Sharismar Rodriguez

Associate Art Director
Houghton Mifflin Harcurt Books for Young Readers

All artwork © and cannot be used without permission of the artist and/or publisher

Can you tell us a little bit about yourself or how you got started?
As a child my favorite pastimes were coloring and making dresses for my dolls, which evolved to sketchbooks full of dresses and doodles. So naturally, by the age of fourteen I was determined to go to art school, specifically for fashion design. Little did I know that by the end of my foundation year I would discover that everything I loved about fashion design was contained in graphic design, minus what I didn’t like (cutting patterns and sewing).

Now the jackets I design are for books, not humans. I’ve been working in publishing for over a decade, where I’ve had the amazing opportunity to art direct and design award-winning books and work with some of the most talented and respected people in the publishing world.

Who or what inspires you?
I think everyone and anyone can teach and inspire us, professionally and in life. There isn’t ONE person who has ALL the answers, and if they say they do, RUN!

I also draw inspiration from the great masters of art and graphic design. I like looking at the past and adapting those concepts and styles for the modern-day audience. For this I go to my design bibles: The Elements of Typographic Style by Robert Bringhurst, Meggs’ History of Graphic Design by Philip B. Meggs and Alston W. Purvis, and PANTONE: The 20th Century in Color published by Chronicle Books. I have consulted at least two of these books for every project I’ve worked on.

What are some favorite projects that you’ve had the opportunity to work on?
The projects that I enjoy working on the most are picture books, nonfiction titles that have illustrations/photography, and novels where the interior design is part of the storytelling.

Victoria: Portrait of a Queen by Catherine Reef is still one of my all-time favorites; not only was this a fascinating read but also, I had the fortune to work with excellent archival photos and full-color painting reproductions, which allowed me to create a lush package from cover to cover. Every inch of it was meticulously planned. It was awarded Best in Category (Young Readers) in the 61st New England Book Show and Second Place in the 32nd New York Book Show.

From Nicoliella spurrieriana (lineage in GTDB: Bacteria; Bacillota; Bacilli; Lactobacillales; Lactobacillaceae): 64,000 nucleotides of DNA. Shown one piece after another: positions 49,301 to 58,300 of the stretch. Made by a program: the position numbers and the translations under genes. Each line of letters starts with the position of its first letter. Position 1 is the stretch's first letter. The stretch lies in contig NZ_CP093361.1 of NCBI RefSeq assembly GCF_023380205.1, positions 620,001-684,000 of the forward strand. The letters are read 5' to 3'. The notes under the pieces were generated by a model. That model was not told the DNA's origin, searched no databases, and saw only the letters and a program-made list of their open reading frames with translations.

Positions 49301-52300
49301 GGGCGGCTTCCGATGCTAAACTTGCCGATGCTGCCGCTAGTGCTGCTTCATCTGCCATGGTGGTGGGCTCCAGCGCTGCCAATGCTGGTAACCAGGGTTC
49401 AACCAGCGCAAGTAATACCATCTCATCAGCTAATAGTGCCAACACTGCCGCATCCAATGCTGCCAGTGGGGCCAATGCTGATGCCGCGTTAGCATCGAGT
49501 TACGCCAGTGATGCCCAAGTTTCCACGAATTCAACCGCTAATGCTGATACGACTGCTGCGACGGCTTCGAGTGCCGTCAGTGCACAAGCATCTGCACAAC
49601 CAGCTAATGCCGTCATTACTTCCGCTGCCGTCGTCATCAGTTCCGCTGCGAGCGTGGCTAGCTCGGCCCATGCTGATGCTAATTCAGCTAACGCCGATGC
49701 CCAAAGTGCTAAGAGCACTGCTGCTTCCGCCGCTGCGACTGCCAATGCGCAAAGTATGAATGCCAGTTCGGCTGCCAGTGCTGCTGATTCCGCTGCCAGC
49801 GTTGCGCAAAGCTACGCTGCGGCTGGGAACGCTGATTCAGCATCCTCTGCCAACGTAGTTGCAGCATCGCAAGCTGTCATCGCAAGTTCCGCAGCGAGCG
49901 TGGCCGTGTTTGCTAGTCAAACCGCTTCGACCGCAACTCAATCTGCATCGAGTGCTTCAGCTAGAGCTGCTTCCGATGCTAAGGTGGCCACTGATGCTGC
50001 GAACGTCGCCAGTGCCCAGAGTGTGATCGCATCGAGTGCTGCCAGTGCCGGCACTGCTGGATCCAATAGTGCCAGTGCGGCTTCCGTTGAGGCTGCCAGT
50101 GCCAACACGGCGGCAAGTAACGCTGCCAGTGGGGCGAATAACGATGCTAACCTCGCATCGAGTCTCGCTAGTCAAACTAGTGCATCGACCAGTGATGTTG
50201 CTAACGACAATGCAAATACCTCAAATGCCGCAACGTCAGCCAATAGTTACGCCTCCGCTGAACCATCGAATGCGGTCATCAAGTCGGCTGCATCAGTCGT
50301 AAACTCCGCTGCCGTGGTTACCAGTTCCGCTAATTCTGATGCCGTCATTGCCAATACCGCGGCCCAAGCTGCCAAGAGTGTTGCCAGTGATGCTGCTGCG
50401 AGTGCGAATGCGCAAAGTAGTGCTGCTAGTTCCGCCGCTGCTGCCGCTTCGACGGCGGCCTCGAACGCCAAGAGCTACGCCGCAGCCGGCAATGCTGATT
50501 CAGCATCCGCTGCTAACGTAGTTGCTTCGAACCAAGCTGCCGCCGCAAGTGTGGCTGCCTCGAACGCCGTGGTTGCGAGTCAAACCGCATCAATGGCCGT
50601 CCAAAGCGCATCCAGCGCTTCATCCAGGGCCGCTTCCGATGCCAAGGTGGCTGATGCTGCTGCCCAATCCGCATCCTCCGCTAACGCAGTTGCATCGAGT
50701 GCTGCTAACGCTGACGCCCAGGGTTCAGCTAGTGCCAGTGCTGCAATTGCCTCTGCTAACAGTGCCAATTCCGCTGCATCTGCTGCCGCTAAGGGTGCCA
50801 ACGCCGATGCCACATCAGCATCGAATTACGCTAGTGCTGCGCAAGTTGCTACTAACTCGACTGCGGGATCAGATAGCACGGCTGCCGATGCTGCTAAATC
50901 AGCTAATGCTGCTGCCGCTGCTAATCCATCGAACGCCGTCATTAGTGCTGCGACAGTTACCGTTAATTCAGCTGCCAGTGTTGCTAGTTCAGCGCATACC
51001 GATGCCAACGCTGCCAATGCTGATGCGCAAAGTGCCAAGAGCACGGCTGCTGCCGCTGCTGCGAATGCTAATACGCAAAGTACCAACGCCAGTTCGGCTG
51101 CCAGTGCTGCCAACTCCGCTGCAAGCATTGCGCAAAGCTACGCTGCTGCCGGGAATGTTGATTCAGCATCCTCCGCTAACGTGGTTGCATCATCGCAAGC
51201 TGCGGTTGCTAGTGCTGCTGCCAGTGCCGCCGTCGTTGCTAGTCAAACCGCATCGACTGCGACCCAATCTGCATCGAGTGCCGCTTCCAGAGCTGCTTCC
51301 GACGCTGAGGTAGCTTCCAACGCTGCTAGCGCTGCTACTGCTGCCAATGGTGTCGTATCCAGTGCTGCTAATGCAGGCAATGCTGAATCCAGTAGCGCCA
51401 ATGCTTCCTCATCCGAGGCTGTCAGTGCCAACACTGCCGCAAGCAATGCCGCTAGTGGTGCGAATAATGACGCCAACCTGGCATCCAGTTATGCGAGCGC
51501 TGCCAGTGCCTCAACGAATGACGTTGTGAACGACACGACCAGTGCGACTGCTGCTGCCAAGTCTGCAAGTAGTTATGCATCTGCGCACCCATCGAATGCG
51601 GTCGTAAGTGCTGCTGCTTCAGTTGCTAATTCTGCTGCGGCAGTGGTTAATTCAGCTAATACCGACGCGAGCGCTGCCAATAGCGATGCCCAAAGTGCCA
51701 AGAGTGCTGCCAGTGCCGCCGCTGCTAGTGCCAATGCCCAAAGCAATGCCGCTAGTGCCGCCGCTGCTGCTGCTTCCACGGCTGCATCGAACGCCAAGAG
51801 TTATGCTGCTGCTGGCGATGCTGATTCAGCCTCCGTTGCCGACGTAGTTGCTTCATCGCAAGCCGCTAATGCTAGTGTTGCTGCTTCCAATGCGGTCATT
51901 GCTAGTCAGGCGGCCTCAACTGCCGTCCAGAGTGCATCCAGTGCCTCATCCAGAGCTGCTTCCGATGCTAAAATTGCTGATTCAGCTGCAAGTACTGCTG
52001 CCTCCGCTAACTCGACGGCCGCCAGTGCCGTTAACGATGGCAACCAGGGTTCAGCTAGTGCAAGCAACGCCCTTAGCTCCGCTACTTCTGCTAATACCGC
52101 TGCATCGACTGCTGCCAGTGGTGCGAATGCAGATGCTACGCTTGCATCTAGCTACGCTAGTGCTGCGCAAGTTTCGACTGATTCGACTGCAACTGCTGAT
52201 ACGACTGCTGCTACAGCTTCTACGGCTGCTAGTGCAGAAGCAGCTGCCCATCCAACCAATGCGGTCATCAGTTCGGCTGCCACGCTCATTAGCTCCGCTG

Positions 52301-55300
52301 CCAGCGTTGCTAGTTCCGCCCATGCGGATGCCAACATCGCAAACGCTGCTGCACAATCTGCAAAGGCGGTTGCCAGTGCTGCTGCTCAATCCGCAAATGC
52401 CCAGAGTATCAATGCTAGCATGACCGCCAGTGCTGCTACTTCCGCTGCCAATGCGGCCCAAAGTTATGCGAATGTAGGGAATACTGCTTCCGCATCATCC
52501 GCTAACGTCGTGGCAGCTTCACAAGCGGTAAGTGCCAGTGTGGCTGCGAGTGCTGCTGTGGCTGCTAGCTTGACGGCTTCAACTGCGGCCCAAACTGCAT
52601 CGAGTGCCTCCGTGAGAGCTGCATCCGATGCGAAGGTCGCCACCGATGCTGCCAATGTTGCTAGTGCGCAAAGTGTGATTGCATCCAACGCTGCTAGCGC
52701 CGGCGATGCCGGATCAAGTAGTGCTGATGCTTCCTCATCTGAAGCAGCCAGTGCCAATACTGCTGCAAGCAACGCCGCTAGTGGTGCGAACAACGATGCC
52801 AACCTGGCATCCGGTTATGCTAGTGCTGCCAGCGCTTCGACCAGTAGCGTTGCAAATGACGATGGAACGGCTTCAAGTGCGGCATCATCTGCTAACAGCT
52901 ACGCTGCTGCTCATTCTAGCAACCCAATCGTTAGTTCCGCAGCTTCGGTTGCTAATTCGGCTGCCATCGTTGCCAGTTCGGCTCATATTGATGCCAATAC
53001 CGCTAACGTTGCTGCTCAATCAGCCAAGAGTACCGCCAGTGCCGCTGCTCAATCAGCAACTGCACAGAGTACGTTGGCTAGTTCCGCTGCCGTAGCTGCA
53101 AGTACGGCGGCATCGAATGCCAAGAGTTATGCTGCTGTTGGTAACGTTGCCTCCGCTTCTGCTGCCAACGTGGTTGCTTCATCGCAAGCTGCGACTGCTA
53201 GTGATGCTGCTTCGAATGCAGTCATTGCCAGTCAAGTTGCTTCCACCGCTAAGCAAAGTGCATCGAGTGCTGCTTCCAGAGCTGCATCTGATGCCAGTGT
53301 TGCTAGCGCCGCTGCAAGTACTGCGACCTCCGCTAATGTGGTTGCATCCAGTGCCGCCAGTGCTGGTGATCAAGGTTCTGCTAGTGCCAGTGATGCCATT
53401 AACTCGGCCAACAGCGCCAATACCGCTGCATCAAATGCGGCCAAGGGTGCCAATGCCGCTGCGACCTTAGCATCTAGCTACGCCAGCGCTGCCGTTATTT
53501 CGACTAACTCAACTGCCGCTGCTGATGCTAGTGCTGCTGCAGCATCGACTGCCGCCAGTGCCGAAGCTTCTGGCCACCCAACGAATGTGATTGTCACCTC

Most recently I worked on a novel in verse by David Elliott titled Voices: The Final Hours of Joan of Arc. It’s a blessing when a designer has a powerful manuscript to work from and this book was no exception. The poems were the “voices” of different characters, including Joan’s and those of inanimate objects; the author envisioned some of these poems taking a concrete form and so my work began. I created numerous concrete poems: a flame, a crossbow, a dress, a tunic, etc. A Wall Street Journal review praised my “illustrations,” and that was such a flattering compliment! I would never have dared to call myself an illustrator. That’s a title I’ve yet to earn, but it was very satisfying giving shape and life to the words in this book. The cover wouldn’t have been possible without the spectacular portrait of Joan of Arc by the brilliant Charlie Bowater.


Nya’s Long Walk by Linda Sue Park and illustrated by Brian Pinkney, two luminaries of the industry, is one of the most heartfelt picture books I’ve worked on. The words, based on the same true story as in Linda Sue Park’s bestseller A Long Walk to Water, describe the journey the Nya and her little sister Akeer must endure to fetch water for their family. Brian Pinkney brought this text to life in ways that I would never have imagined. His gorgeous, purposeful brush strokes and transformative color palette takes us on an emotional journey.

Lastly, I feel very proud about working on some great novels that have characters with strong, unique voices that represent a beautiful range of diverse backgrounds. I’m honored that I got to collaborate with equally talented and unique artists to create these covers.

BROWN GIRL GHOSTED by Mintie Das, art by Samya Arif
RUNNING by Natalia Sylvester, art by Alex Cabal
PRAIRIE LOTUS by Linda Sue Park, art by Dion MBD
A PLACE AT THE TABLE by Saadia Faruqi & Laura Shovan, art by Anoosha Syed
MAYA AND THE RISING DARK by Rena Barron, art by Geneva Bowers

What advice do you have for illustrators, beginning and pro?
Be yourself, draw/paint/create what you are passionate about. When you work on something that you are not connecting with, it shows, and it’s a disservice to your creative flow. Always try to find an outlet to exercise your creativity.

What do you love about your job and what do you find challenging about your profession?
What I love the most about this job is being able to work with so many gifted people, new to the industry and well known, from all over the world. Collaborating with others is a marvelous and enriching experience.

My biggest challenge is finding the right project for the right artist at the right time. I have an infinite wish list of people I’d love to work with someday.

As you look to the future, what are you excited to explore, create, etc.?
Believe it or not, I just started using a tablet a few years ago. I don’t know why I resisted it for so long. I’m really looking forward to exploring all of its capabilities and seeing what new skills I can develop. I really want to be more fluent in hand-lettering.

What question do you wish people would ask when you get interviewed?
Perhaps to talk about my other passions in life. I LOVE books, reading them, making them . . . but I also love movies. If my path hadn’t led me to publishing, I think I’d be making movies, or designing the posters at the very least.

Please provide a link(s) to the site(s) you wish us to include.
The one project that’s been haunting me since I finished college is my personal website, I just can’t seem to get to it. But I retweet at lot of the books I’ve worked on, does that count?